Top 10 debutante Daria Kasatkina joins the WTA Podcast to discuss the "Russian Wall", her viral coaching timeout with Philippe Dehaes, and why winning the 2018 Kremlin Cup meant everything.
WTA Insider Courtney Nguyen
October 23, 2018

SINGAPORE - Daria Kasatkina's childhood dreams finally came true on Saturday, and just in the nick of time. The 21-year-old Russian had to battle back from 6-2, 4-1 in her second Kremlin Cup final to defeat her good friend Ons Jabeur 2-6, 7-6(3), 6-4 to win her second career title, first of 2018, and book her WTA Top 10 debut on Monday. The win also secured Kasatkina the first alternate position at the BNP Paribas WTA Finals Singapore presented by SC Global. 

"I love to play in Russia, I love Russian vibes," Kasatkina said on the newest episode of the WTA Insider Podcast. "We say in Russia: At home, even walls are helping you." 

"Everything just happened in this day. It was the birthday of my father, everybody was there, it was the last time they play Kremlin Cup in Olympiyskiy Stadium. This is also why I wanted to win this year because it will be Kremlin Cup but not this Kremlin Cup. Not the one every kid wants to win. 

"So for me, it's like a fairytale. I still can't believe it."

Nicknamed "the Russian Wall" by WTA physios after her coach's viral on-court coaching timeout during her second-round win over Alizé Cornet, Kasatkina was still riding the high of winning the most meaningful title of her career.

"You could see by my reaction after the match, because it's at home. Now I wish to win St. Petersburg of course.

"But Kremlin Cup, I think all the kids first they know Kremlin Cup, then they know Grand Slams. But first it's Kremlin Cup."

Hear Kasatkina reflect on her week in Moscow and Top 10 debut in the newest episode of the WTA Insider Podcast below: 

Kasatkina's coach Philippe Dehaes certainly understood the amusement regarding his highly-effective coaching timeouts with Kasatkina throughout the year, but the Belgian went out of his way to emphasize the importance of Team Kasatkina. Personally, Dehaes prefers to be in the shadows. 

"I know that it's important to do it for the show and blah, blah, blah, but me personally, as a coach, it's my job," Dehaes said. "I see it like 'in the shadows' job.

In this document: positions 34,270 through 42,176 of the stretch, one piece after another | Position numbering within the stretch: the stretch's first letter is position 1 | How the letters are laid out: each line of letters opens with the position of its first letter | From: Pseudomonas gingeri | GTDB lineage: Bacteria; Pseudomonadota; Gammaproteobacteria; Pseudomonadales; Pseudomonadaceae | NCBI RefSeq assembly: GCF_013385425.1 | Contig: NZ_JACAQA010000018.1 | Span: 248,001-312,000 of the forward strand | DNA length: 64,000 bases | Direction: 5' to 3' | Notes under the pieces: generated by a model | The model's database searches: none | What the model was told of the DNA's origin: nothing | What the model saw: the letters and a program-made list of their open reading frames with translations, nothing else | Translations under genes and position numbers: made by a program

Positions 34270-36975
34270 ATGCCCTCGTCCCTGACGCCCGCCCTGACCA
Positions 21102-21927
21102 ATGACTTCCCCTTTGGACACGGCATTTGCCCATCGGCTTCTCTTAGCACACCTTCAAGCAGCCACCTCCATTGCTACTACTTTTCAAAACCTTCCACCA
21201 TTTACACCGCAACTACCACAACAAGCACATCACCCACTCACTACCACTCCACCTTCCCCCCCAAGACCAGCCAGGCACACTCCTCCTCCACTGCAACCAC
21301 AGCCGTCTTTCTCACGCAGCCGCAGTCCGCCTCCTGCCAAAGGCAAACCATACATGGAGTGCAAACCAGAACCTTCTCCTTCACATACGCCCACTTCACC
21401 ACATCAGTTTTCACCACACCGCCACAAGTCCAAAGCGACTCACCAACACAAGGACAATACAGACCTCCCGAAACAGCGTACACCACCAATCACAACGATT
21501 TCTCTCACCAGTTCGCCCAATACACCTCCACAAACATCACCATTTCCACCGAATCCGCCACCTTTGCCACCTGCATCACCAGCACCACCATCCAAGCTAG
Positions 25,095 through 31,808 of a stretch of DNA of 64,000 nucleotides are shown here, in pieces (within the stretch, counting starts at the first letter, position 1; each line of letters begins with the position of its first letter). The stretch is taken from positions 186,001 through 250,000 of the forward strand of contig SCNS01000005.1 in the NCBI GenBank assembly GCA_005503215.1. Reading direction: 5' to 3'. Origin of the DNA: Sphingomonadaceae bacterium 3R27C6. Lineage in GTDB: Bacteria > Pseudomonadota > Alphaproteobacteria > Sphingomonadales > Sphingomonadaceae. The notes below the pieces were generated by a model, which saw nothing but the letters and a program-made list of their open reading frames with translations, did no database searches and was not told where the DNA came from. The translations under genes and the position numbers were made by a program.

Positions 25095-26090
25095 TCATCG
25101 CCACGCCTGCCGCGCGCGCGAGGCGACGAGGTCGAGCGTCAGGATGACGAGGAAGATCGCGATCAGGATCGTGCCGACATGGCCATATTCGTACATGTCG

"You see, we have Dasha is playing good because we have a team behind. It's about two physical coaches, it's about a doctor, it's about somebody to take care of the food, et cetera, et cetera, and I'm the tennis coach. So it's a teamwork.

"So I'm coming in front of everybody, saying a few things, and actually it's working, but it's not only about this for me. Really, honestly, it's okay, but I'm not looking forward to the next match and be in front of the camera and making the show, because it's not my job.

"Dasha is the player, she is the star, she is why the people come to see tennis. They are not coming to see me."

Reflecting on the tense week in Moscow, Dehaes said Kasatkina's title-run was the perfect end to the season.

"To be honest, I cry a little bit when she came to my arm and start to cry a lot, so I was a little bit shocked," Dehaes said. 

"You know, you work a lot during the year. You sacrifice a lot of things. Me, personally, I have family, I have kids and I don't see them a lot. You work, we went through a very difficult summer.

"So it's a lot of hours of difficulties where you ask a lot of questions, and then you have this moment when you win the last point and she win the title. It's exactly what you expect. A little bit more during the year, but it does not happens often. So it was just great.

"And these few seconds of huge emotion refilled the battery for sure for another year, for sure."